So, you’re stuck in a rock and a hard place, not knowing exactly which direction to take. The dilemma? You’ve outgrown (or outdated) your current property, but you’re not sure whether to renovate or buy instead.
There’s a list of things going through your head, and you don’t know which is best for you. Maybe you adore your house, but it has become too cramped for your big family. Perhaps you want to buy a new house, but you have amazing neighbours you would not trade for the world. Or maybe you’d love to move to a new home, but not sure if the financials stack up.
Whatever your situations, chances are that if you have these thoughts, you’ve outgrown your home and something needs to be done. So, here’s a rundown of the things to consider to help you make the right decision for you.
Do I renovate or move?
Both options have their fair share of advantages and disadvantages, but the ideal answer really depends on your life, way of living, wants, and life circumstances.
For example, if you want to monitor an on-going project, love to be hands-on and have the time to be an active part of a home reno, then renovating your current house could be a great decision. However, if you are busy with work, family or life, thereby lacking time to go through a remodel, maybe buying a new home sounds like a better option.
Deciding whether to renovate your current home or move to a bigger place can be tough, and there are advantages and disadvantages to each.
Pros & cons of renovating
Those who are eager to solve their house dilemmas but have a limited budget usually prefer to renovate for various reasons.
For one thing, improving your current home gives you the liberty to design your home the way you want it to be, with the guidelines you set. Also, renovating does not necessarily require you to do it all at one go, meaning you can help spread the cost and work over time.
However, as with every option, budget is a crucial factor in a renovation and for minor additions or changes, it can be cheaper than buying a new home, however, for more extensive renovations, the costs can be on par.
And when budgeting, remember to add some ‘wiggle room’. Renovation usually ends up more expensive than initially planned due to unexpected and undetected issues that were not factored in (think things like faulty electricals and rotten floorboards).
Alongside this, renovations can also be time-consuming, disruptive, and noisy. You may even need to temporarily relocate while the work is being done.
Pros & cons of buying
Buying a new house can often sound like the most convenient choice. After all, you just have to tell your real estate agent what kind of home you like, where you want it to be, and that’s it—you got a new house without even grabbing a shovel!
Purchasing a house and moving rather than renovating also allows you to declutter and discard anything that does not spark joy anymore. That way, you can move into your new place with a lighter load.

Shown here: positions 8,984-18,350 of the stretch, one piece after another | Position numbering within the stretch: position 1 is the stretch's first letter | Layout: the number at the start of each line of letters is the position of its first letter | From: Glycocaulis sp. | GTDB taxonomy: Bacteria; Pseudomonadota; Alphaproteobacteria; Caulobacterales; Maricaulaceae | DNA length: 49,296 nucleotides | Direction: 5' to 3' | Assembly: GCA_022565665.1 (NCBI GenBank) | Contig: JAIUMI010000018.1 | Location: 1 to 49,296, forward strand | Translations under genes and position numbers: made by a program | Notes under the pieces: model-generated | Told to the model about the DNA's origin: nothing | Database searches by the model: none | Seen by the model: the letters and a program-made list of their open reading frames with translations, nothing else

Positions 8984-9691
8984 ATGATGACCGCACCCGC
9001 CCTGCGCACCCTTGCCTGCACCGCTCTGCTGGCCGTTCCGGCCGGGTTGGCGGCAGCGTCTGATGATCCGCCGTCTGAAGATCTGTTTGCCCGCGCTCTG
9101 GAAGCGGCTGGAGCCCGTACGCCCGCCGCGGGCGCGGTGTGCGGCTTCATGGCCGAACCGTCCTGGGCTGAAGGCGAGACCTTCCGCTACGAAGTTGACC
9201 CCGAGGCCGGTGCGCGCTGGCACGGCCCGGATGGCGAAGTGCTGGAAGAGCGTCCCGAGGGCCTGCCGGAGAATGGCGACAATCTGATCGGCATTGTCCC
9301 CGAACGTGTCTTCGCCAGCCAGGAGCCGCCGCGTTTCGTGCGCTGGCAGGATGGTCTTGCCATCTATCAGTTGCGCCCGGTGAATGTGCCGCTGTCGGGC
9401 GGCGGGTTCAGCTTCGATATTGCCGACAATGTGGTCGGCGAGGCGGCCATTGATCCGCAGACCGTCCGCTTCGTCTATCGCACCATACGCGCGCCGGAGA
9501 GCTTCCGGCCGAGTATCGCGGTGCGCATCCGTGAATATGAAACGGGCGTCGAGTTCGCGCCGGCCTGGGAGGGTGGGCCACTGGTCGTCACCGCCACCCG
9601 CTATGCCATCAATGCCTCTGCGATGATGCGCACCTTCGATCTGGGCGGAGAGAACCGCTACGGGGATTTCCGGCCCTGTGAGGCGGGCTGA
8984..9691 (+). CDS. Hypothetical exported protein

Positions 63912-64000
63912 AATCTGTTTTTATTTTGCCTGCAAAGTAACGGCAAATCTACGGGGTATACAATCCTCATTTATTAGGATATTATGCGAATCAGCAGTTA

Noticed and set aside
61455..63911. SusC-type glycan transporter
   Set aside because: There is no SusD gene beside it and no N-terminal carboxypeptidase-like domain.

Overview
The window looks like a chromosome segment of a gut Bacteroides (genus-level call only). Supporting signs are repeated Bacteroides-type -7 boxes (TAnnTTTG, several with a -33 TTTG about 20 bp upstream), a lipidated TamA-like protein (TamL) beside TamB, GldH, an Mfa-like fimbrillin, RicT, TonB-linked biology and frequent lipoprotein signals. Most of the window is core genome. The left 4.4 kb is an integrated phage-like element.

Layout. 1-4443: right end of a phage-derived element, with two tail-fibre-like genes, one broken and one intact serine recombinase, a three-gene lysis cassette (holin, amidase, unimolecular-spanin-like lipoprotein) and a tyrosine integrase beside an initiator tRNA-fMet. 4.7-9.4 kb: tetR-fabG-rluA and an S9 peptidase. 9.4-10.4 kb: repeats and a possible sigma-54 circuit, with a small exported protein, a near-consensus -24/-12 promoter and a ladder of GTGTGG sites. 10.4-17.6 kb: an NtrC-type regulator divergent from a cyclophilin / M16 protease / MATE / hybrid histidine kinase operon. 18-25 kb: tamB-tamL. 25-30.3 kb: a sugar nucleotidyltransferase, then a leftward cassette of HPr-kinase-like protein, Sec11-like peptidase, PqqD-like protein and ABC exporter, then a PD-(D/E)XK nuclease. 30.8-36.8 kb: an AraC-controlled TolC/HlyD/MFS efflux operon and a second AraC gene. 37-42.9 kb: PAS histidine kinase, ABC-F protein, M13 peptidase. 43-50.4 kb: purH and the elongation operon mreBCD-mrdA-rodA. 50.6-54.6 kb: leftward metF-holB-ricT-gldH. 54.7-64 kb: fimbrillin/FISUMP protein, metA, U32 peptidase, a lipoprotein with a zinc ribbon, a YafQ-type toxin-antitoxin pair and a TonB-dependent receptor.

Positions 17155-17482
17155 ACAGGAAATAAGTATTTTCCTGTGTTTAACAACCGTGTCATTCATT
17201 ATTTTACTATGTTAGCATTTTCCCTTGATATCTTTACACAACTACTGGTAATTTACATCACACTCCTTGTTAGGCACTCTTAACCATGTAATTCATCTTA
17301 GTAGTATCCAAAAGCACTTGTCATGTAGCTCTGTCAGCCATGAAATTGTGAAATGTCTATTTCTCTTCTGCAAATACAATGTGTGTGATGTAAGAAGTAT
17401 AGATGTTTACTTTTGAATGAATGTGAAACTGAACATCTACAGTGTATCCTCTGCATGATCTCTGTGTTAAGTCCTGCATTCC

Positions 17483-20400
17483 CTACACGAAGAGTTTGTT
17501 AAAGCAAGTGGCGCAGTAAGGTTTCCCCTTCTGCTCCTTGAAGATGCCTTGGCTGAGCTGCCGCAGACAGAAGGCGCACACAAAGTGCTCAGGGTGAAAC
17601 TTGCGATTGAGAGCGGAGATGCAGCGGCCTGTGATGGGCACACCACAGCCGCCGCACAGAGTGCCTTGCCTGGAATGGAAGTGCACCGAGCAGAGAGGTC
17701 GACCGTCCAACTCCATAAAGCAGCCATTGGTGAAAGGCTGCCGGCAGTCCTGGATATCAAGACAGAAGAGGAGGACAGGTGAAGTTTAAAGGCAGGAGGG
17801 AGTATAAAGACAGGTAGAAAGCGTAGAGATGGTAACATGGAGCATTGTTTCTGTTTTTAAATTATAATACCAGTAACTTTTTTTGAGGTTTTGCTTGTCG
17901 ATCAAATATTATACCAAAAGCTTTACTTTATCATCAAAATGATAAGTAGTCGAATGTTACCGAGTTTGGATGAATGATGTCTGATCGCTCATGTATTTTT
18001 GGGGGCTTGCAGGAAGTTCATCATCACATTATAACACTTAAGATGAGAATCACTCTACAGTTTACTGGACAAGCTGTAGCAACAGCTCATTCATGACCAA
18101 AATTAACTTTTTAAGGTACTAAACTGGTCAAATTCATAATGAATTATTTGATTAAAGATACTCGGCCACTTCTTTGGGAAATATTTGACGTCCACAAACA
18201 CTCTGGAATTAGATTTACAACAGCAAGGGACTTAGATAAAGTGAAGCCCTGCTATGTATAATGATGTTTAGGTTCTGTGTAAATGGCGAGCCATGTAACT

However, this choice is one that also has things to consider. If you are buying a home rather than renovating, it could be pricier than renovating depending on your purchase price vs projected renovation costs.
You also need to factor in selling the home you are in now, new loan application fees and moving expenses, among other things.
Also, should you decide to buy a new house before putting your old home on sale, you may be required to take out a bridging loan to sustain you and your family.
Is it better to renovate or build a new home?
Costs of a new home vs renovation vs new construction
The cost of each option depends on the scale of the works. But there is no need to worry—the following information will give you an idea of what you can expect the pay for each option.
According to the REIQ, the median price to purchase an established property in Queensland is $645,000. On the other hand, in the Renovations Roundup report from Housing Industry Association (HIA), more than half of the renovations in Australia cost between $40,000 and $300,000.
The price of constructing a new home is in an entirely different scale and depends on its size. A basic home with 3-4 bedrooms is priced from $200,000, a standard home costs between $250,000 - $450,000, and a high-end home is priced between $450,000 - $800,000.
When is a knock-down rebuild worth it?
Renovating or buying a new home aren’t only the options out there. In fact, you can consider demolishing your house to make way for a new one on the existing site.
A knock-down rebuild may even yield better results in the long run. You can stay in the same neighbourhood, still enjoy your favourite nearby coffee shop, but with new everything—walls, floors, furniture, and more! However, it can be costly and time-consuming, and you are expected to temporarily relocate somewhere.
As you can see, each option has its pros and cons, which is why it’s challenging to choose what’s right for you. But at the end of the day, the right decision will depend on your personal needs, desires, and financial situation.
If you’re stuck, consider consulting a real estate expert who can help you make smarter decisions for your home.